Tips on choosing a web designer

Pick us.

Only kidding; there's more to it than that.

Below are some hints and tips on what to do if you want to choose a web design company and don't know where to start.

1. Always get quotes from more than one to begin with, at least three is advisable, otherwise you have no idea of your options. An additional benefit of this is that you get an impression of how they work, and if you're likely to get on withh them.

2. Check out their previous work. In our opinion they should have a wide range of examples of websites they've made on their website for you to view without asking, which click through to the genuine website. However, if they don't offer it right away and you do decide to ask, they shouldn't have any problem providing you with a list. If a web design company can only show you one or two websites they've made, you've got to wonder why... likewise if they don't click through, how do you know the website really exists?

3. Check out their previous work thoroughly. More than just look at it for a second, use the websites. Are they easy to navigate, do they load fast enough? If they don't, chances are yours won't either.

4. Look at their website. A website is a showcase for all businesses, but for a website design company it's absolutely critical. If their website doesn't work it's an extremely bad sign. If their website is 'under construction' don't touch them with a barge pole. What decent web design company can't organise finishing it's own website?

5. Look for testimonials and recommendations. You could even contact their clients (you know who they are, you've seen their websites) and politely ask how they found the web design service. Most people will be happy to tell you if they've had good service, and even more keen if it was awful!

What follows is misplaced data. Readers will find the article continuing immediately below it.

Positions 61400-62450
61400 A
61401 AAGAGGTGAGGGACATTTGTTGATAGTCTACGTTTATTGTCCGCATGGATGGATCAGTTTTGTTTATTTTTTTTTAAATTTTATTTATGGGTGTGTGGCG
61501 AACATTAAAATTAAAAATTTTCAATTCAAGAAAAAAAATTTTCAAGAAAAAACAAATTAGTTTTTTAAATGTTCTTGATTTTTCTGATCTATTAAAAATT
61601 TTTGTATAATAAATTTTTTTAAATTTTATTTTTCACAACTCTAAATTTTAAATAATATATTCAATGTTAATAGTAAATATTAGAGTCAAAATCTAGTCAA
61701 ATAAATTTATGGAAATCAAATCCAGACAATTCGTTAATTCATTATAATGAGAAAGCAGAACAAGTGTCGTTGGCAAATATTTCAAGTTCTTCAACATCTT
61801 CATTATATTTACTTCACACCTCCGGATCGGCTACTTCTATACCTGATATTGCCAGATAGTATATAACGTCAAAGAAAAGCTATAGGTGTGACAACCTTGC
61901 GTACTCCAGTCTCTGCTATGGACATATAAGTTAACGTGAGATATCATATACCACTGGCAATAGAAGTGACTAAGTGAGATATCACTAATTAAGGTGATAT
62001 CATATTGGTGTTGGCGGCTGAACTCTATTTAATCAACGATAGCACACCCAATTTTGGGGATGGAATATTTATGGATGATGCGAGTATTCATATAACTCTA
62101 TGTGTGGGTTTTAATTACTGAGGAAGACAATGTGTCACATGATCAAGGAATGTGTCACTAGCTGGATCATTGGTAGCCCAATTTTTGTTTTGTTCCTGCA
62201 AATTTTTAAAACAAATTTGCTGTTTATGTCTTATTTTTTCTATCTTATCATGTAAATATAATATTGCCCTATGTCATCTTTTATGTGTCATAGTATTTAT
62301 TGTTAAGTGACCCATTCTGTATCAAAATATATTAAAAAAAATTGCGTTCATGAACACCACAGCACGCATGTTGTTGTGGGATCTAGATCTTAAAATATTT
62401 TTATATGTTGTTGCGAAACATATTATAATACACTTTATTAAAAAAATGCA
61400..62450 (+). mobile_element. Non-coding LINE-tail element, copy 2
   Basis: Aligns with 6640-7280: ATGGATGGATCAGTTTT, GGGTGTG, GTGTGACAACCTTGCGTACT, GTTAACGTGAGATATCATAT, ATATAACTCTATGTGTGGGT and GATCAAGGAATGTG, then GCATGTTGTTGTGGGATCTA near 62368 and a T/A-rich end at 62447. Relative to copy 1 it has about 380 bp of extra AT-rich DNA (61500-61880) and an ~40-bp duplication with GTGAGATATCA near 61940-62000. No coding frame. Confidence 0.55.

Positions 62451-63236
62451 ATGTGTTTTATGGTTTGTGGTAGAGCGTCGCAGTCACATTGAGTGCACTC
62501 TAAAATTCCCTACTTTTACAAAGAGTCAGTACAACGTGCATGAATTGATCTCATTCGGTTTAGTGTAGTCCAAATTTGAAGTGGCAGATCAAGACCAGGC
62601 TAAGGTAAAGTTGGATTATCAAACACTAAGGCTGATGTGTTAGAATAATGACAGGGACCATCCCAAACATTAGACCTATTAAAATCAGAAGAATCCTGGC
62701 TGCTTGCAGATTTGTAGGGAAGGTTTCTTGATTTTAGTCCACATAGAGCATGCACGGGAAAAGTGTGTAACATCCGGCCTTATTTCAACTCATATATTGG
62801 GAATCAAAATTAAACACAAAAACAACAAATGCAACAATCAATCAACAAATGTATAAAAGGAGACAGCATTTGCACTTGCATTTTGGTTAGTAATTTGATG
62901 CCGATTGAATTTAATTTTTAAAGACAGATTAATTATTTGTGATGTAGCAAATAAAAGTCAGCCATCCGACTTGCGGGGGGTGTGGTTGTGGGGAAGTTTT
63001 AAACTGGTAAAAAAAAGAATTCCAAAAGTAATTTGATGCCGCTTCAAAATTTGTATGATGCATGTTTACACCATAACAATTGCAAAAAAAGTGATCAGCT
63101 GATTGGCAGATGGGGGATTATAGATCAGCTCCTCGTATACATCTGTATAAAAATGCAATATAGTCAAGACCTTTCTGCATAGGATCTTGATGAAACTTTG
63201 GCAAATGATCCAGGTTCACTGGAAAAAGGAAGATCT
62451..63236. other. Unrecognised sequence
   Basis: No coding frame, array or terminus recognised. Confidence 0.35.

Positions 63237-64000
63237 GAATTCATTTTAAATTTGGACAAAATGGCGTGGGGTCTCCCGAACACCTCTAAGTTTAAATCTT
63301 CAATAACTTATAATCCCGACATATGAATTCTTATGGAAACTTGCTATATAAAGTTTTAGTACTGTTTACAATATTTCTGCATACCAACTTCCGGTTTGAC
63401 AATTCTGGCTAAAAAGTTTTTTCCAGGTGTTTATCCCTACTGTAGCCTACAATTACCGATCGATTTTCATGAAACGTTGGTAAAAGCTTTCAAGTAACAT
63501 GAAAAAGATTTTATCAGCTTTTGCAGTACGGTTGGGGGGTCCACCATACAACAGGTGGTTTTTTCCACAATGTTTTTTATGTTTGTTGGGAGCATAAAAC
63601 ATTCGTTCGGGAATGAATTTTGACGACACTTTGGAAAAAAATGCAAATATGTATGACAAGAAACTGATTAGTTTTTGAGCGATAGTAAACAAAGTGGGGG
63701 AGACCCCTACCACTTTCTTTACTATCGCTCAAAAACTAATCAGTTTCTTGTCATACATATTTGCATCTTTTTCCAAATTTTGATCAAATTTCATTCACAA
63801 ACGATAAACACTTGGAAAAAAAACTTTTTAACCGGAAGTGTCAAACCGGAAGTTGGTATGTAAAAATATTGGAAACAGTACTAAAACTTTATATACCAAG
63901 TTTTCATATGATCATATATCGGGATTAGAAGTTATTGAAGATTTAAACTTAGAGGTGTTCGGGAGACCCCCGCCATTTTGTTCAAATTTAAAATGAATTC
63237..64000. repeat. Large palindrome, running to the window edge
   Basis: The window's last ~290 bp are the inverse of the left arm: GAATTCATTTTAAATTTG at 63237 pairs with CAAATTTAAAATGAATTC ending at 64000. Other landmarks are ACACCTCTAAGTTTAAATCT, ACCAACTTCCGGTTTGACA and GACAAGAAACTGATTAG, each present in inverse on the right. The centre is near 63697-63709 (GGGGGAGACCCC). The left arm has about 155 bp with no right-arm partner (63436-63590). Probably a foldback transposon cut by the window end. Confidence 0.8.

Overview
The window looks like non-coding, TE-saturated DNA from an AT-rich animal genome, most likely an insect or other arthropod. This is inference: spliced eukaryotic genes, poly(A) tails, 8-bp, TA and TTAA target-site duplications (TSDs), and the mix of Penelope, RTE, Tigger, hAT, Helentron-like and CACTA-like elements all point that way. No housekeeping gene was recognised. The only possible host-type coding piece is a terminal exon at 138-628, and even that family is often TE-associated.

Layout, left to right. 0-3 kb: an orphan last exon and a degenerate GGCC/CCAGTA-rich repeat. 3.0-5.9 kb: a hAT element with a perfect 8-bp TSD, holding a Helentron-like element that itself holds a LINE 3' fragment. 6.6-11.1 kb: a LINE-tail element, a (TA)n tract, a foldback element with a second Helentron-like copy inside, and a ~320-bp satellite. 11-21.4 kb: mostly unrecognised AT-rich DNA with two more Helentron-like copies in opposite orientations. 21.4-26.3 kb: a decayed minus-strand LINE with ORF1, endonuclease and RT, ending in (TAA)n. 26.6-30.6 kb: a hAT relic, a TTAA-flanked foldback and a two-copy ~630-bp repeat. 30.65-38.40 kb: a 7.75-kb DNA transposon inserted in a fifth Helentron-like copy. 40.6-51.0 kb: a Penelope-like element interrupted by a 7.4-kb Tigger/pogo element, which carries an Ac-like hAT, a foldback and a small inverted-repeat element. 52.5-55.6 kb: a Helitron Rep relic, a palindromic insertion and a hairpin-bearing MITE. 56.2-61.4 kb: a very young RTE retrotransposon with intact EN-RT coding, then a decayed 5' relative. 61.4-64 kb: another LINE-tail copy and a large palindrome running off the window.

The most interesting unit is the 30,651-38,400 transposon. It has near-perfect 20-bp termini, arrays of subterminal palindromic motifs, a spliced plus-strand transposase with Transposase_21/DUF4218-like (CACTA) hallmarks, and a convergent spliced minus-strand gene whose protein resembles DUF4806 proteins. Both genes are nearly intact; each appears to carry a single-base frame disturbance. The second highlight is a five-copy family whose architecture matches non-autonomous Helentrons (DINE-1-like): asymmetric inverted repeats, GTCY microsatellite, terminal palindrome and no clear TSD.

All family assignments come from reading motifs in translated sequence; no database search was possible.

6. If there are any terms they use that you don't understand, don't be afraid to ask exactly what they mean. They should be able to explain in a suitable manner, taking into account the fact you're not a techie. If your designer can't explain it to you, there may be communication barriers later down the line, or they may just be trying to baffle you with jargon.

7. Make sure they can provide you with a clear breakdown of what is included in the contract. It's in both your interests to have it in writing to avoid disputes (often simply due to misunderstanding) after the project is underway.

8. They should be able to provide you with statistical reports on your website's performance, so you can see how many visitors you're getting once the site is live.

9. Check that they provide ongoing support, NOT on premium rate numbers or only via email or a list of FAQs, and not at extortionate rates.

10. Tech spec crib sheet for dummies (or just non geeks):

  1. What browsers do you support?
  • Ideal answer: IE6 and up, Mozilla firefox, Safari and Opera (these are the most common).
  • Bad answer: Cross-browser compatibility? What's that then?
  1. Do you use cascading style sheets and up-to-date coding methods?
  • Ideal answer: Yes, we use the most elegant script to keep the back ends of our websites light and Search Engine friendly.
  • Bad answer: We use tables to structure our websites.
  1. What SEO methods do you use?
  • Ideal answer: We use only honest, 'white hat' methods, including keywords, titles, descriptions, search engine submission, reciprocal links and Google Sitemaps & verification.
  • Bad answer #1 We don't do SEO.
  • Bad answer #2. We guarantee you top positions in Google for all of your keywords, using all the methods that are available.

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